Meanwhile, his behavior problems were escalating. He suffered from frustration intolerance and had episodes of explosive rage. He was diagnosed with depression and severe anxiety. Yet as his mother I was frequently told that he was fine; that I was just anxious and should try to calm down. But my husband and I could tell just how depressed, anxious and stressed he was. When he’d come home from school, we could tell he was using everything in his power just to hold himself together. He would come home in tears, desperately exhausted and just crash.

    Another lingering and difficult problem finally brought us to the right practitioners and a definitive diagnosis of autism. Brendon suffered from severe constipation and bouts of intestinal pain that could not be relieved, with gradually escalating encopresis, or leakage from the bowel. Obviously this problem made going to school a terrible experience.

    Our pediatrician didn’t know how to help. At one point he suggested Miralax – a powerful laxative that would force his intestines to eliminate their contents at specific times. But the drug created dependency, as it destroys muscle tone and is only properly used as a final recourse. I realized that if he started it, he would probably be taking it for his whole life. I turned it down.

    We saw an integrative health doctor who immediately suspected that Brendon had dyspiosis – a condition in which the intestines do not have the proper composition of bacteria. And he said a curious thing: people on the autistic spectrum often suffer from encopresis. Autistic spectrum? I had never heard such a term.

    The doctor ran a nutrition panel on Brendon and found elevation of a marker for brain inflammation and toxins produced by bacteria in the bowel. In addition, his triglycerides were extremely high. High triglycerides are a clear marker of inflammation, which, in turn, can be caused by bacterial infection. We used an herbal remedy to reduce bacteria in Brendon’s intestines, which thankfully eliminated the embarrassing and socially isolating encopresis. The markers also returned to normal. Today we realize that he was also infected with a great number of the L-form bacteria that cause chronic inflammatory disease.

    A trip to a local clinic specializing in children’s behavioral health confirmed the diagnosis of autism. At the clinic he was diagnosed with Aspergers syndrome and PPD – Pervasive Development Disorder. He definitely was several years behind in development – he was eleven years old but had the maturity of an eight year old and the social skills of a five year old.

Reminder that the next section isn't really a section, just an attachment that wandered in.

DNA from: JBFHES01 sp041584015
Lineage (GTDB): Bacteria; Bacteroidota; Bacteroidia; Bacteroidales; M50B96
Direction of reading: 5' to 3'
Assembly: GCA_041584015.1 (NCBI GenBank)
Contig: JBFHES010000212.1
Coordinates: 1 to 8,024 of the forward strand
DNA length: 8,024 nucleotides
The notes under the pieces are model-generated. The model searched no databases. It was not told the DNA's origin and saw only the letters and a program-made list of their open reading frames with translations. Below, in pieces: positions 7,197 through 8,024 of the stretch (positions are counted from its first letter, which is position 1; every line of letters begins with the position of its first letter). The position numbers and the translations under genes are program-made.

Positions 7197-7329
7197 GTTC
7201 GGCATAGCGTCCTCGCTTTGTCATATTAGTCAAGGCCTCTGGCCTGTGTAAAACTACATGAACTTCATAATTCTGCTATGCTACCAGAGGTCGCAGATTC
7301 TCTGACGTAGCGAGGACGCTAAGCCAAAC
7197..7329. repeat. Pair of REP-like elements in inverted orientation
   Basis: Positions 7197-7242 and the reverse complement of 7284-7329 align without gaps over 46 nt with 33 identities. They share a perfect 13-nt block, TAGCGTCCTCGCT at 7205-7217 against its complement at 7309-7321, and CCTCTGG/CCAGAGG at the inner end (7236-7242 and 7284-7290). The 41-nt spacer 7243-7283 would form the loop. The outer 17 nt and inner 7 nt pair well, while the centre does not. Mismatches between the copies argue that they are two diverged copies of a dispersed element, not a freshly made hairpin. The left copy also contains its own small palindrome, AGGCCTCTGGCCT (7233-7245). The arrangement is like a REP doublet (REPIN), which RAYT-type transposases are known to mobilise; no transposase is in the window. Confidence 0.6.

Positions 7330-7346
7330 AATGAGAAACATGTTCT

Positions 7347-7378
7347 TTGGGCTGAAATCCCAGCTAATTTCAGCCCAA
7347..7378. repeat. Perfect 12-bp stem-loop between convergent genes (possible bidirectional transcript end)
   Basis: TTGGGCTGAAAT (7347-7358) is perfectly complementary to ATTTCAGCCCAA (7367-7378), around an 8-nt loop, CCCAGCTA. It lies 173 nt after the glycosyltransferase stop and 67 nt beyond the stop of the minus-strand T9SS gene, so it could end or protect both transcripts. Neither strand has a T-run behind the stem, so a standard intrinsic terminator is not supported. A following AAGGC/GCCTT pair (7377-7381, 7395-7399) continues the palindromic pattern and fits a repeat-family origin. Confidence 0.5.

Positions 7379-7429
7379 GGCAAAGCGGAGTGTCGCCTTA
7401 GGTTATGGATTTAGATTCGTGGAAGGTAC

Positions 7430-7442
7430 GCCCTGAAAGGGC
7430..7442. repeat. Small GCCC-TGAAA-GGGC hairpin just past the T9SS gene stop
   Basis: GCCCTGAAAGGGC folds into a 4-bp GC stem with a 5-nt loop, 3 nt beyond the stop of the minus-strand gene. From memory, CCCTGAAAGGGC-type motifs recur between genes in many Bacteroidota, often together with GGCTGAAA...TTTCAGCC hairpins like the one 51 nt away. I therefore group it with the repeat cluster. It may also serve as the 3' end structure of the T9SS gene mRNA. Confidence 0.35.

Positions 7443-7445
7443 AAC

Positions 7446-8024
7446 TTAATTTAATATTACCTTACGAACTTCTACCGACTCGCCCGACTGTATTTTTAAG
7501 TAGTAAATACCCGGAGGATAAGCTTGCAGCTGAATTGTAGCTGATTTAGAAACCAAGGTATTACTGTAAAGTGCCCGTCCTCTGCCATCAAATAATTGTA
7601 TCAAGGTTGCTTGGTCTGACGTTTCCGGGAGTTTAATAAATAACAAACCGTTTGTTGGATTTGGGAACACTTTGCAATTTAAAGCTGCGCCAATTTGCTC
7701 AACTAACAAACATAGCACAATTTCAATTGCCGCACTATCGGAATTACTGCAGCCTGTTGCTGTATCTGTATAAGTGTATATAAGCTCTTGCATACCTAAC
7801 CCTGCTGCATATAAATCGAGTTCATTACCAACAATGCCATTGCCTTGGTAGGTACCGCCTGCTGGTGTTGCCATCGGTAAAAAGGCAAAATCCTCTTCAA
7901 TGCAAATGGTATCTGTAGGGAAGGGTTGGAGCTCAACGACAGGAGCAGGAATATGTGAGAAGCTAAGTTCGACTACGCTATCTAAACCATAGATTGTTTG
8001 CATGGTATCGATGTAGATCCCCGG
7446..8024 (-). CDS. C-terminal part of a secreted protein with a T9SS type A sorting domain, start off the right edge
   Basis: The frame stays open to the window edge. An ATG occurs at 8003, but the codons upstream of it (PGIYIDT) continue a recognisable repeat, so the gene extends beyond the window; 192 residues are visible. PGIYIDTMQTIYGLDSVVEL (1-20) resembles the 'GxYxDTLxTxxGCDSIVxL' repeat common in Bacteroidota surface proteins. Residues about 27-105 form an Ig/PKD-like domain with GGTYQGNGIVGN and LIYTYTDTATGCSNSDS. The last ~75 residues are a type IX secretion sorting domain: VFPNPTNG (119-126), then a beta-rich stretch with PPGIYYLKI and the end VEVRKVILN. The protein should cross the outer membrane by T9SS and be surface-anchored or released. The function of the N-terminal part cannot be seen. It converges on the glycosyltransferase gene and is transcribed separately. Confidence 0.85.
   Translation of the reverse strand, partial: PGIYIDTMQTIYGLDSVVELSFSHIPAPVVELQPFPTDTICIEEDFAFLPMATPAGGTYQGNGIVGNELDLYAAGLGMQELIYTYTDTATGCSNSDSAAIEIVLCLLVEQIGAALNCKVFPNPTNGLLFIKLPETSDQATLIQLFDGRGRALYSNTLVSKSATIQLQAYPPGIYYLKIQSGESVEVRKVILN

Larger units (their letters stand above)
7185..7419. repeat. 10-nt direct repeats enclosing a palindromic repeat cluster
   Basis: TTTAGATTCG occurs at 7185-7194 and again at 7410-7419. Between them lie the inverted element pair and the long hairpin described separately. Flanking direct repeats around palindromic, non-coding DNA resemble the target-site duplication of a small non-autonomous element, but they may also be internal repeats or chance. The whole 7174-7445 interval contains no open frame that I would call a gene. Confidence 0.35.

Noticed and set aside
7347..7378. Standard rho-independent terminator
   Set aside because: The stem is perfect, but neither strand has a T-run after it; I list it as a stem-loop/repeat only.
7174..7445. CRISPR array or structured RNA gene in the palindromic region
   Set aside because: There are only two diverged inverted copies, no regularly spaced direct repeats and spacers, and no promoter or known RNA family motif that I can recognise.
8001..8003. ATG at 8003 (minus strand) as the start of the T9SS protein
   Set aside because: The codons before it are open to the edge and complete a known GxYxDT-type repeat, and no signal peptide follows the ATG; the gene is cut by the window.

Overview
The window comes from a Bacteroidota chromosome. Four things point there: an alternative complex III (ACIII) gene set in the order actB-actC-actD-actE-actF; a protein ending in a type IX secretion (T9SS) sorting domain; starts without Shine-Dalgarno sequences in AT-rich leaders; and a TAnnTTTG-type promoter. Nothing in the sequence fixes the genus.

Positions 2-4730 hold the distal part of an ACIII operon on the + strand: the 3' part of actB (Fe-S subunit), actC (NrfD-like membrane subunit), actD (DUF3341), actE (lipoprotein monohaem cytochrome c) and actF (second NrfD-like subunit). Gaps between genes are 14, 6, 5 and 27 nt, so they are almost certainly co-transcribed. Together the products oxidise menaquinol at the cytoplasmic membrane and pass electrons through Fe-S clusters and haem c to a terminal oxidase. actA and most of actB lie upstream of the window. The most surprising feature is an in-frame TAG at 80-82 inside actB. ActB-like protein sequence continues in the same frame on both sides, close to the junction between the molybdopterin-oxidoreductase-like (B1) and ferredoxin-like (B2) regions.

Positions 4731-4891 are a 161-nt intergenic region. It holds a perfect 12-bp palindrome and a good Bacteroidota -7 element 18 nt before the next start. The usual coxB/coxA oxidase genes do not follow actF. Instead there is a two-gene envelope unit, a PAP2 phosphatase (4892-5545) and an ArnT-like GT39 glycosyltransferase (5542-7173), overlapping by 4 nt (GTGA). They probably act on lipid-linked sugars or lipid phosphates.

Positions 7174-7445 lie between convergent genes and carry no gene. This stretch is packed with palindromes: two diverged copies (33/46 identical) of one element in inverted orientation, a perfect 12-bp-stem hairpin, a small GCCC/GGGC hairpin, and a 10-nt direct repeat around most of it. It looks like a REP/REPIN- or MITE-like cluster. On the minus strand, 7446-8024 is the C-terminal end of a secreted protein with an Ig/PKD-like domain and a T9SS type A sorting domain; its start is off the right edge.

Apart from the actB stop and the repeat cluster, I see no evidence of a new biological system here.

At this point in time, Brendon still had a tremendous heap of problems but it was becoming clear that they were all related to a central issue and that we might just have some power of management over them. Later, with the Marshall Protocol, we would set out with the hope to actually clear up this central problem, but for now we attempted to create some breathing room for Brendon so that he could grow up happy and independent. Vitamin B6 and glycine, identified as deficient in the nutrition panel, helped with his explosive episodes. Lots of autistic kids find relief from heavy metal chelation, but that therapy did very little for Brendon. He did, however, respond dramatically to weekly glutathione IVs. The purpose of this therapy is to reduce levels of toxins and metabolic waste built up in the body. Even from the first couple of IVs it was like turning on the light for Brendon. In hindsight and in comparison to today’s IP symptoms, I would say that the glutathione substantially reduced the brain fog piece.

    There were some setbacks initially as we attempted to respond to the autism and ADHD diagnoses from the Alexander Center. Strattera, used to treat ADD, seemed at first to be very beneficial. But then four months later he came to me saying that something felt wrong when he took his pills. Soon after, he became completely emotionally destabilized. He was agitated, angry, weepy, and had explosive mood swings. His depression was terrible. He couldn’t stand to be around other people. It took us a long time to bring his symptoms back to a level where they were somewhat under control.

    In the meantime, I continued to learn more about autism. Patients with autism suffer from a deficit of the neurological pathways that link the frontal cortex and the limbic system. So Brendon was able to experience normal emotions and was able to develop intellectually, but he could simply not connect the two systems. Where there should have been a superhighway to connect his two systems, it seemed as if there was nothing there.